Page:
[Numpy-discussion] contributing to numpy

Andrew Giessel andrew_giessel@hms.harvard....
Thu Apr 18 11:02:07 CDT 2013


An update--- I submitted a PR if anyone is interested:
https://github.com/numpy/numpy/pull/3262

Secondly, it was pointed out to my by Stefan van der Walt that one could
use np.rollaxis() to reorder an array such that the default iterator
behavior would yield the same slices of the array:

a = np.ones((100,10,3))
for i in np.rollaxis(a, 2):
    print i.shape

gives you 3 100x10 slices.

My PR is more of a pure iterator, so I sent it in

all the best,

ag


On Wed, Apr 17, 2013 at 2:18 PM, Andrew Giessel <
andrew_giessel@hms.harvard.edu> wrote:

> Chuck-
>
> Thank you for the very helpful and encouraging email!  I will first try to
> just add a function, rather than a method on ndarray (which looks to be
> lower level ie: C).  The pointer to numeric.py / test_numeric.py is exactly
> what I needed.
>
> I will of course figure out a good test and document it well.  For
> starters, I'll make the function simply take an integer corresponding to an
> axis.  I'm not exactly sure what you mean by generalizing to take multiple
> axes -- would the idea be to return slices of an array w/o one of the
> dimensions?
>
> I'll try to tackle this over the next week and hopefully the conversation
> on the  PR will be the place to talk about these issues.  I'll need to
> figure out the best way to have a dev branch of numpy side-by-side with a
> stock version, and how to build the module, first.
>
> Lastly, I'll also try to write up something re: my experience so others
> can have something to take a look at.
>
> best+thanks,
>
> ag
>
>
> On Wed, Apr 17, 2013 at 11:43 AM, Charles R Harris <
> charlesr.harris@gmail.com> wrote:
>
>>
>>
>> On Wed, Apr 17, 2013 at 6:29 AM, andrew giessel <andrew.giessel@gmail.com
>> > wrote:
>>
>>> First, my apologies if this isn't the right forum for this question- I
>>> looked for a dev list, but couldn't really find it.
>>>
>>> I have a small method I'd like to contribute to numpy, ideally as a
>>> method on ndarrays and a general function in the numpy namespace.  I found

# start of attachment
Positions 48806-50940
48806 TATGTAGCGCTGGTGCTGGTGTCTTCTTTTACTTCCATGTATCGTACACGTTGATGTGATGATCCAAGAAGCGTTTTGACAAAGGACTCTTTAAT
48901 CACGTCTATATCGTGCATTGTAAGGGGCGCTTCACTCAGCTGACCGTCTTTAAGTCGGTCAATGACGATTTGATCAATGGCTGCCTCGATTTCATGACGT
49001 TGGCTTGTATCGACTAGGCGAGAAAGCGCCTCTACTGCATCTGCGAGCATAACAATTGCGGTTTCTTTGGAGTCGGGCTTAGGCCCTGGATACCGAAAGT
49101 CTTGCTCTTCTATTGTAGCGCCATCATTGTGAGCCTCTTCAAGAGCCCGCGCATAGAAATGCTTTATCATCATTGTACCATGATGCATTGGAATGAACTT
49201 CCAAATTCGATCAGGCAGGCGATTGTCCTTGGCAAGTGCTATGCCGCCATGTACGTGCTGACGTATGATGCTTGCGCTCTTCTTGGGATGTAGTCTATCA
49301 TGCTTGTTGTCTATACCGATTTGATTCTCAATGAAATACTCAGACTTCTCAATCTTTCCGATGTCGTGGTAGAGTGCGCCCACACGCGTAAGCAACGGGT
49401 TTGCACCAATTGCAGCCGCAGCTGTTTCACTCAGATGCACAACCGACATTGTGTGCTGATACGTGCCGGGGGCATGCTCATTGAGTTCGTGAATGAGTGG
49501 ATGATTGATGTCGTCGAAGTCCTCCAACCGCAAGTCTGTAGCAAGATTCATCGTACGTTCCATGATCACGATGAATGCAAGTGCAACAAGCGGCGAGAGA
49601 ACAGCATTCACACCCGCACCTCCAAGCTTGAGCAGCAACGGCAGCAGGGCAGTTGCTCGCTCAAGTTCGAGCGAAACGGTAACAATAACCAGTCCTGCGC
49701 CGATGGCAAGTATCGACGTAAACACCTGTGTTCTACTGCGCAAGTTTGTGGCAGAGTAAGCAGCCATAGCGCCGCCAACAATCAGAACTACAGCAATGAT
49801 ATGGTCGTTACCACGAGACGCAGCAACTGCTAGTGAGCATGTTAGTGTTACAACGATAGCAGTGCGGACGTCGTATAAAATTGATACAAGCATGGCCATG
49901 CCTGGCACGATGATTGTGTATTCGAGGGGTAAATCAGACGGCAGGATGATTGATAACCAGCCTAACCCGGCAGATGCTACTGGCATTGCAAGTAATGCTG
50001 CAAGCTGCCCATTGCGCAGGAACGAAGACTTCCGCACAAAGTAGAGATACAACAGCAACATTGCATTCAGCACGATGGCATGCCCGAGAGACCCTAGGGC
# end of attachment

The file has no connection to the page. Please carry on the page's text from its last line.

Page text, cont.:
>>> it on a stackoverflow thread, and it is a generator that yields slices of a
>>> multidimensional array over a specified axis, which is convenient for use
>>> in list comprehensions and loops.
>>>
>>> https://gist.github.com/andrewgiessel/5400659
>>>
>>> I've forked the numpy source and am familar with git/pull requests/etc
>>> but the code base is a bit overwhelming.
>>>
>>> I have 2 questions:
>>>
>>> 1)  Is there a document which gives an overview of the numpy source and
>>> perhaps a tutorial on the best way to add methods/functions?
>>>
>>
>> The closest thing is probably Contributing to Numpy
>> <http://docs.scipy.org/doc/numpy/dev/index.html?highlight=development>,
>> which I suspect is not what you are looking for. At this point you pretty
>> much need to dig through the source to see how it is organized. To see how
>> things like tests/documentation are organized look for existing examples
>> and also the relevant docs in doc/.
>>
>>
>>> 2) is there a current way to do this in numpy?  The only iterator
>>> related stuff I found in a brief search last night was for essentially
>>> looping over all elements of an array, one by one.
>>>
>>
>> I think a function like this would be useful. There are ad-hoc ways to
>> get the same result but they aren't quite as flexible. A few comments
>>
>> 1) The function would probably best go in numpy/core/numeric.py
>> 2) It will need a docstring
>> 3) It will need tests in numpy/core/tests/test_numeric.py
>> 4) xrange isn't Python 3 compatible, use range instead.
>>
>> The name isn't very descriptive, maybe iter_over_axis? One possible
>> generalization would to let axis (axes) be either a number, or a list of
>> axes. The first being the number of leading axes, the second letting one
>> choose arbitrary axes.
>>
>> Chuck
>>
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>> NumPy-Discussion@scipy.org
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>>
>>
>
>
> --
> Andrew Giessel, PhD
>
> Department of Neurobiology, Harvard Medical School
> 220 Longwood Ave Boston, MA 02115
> ph: 617.432.7971 email: andrew_giessel@hms.harvard.edu
>



-- 
Andrew Giessel, PhD

Department of Neurobiology, Harvard Medical School
220 Longwood Ave Boston, MA 02115
ph: 617.432.7971 email: andrew_giessel@hms.harvard.edu
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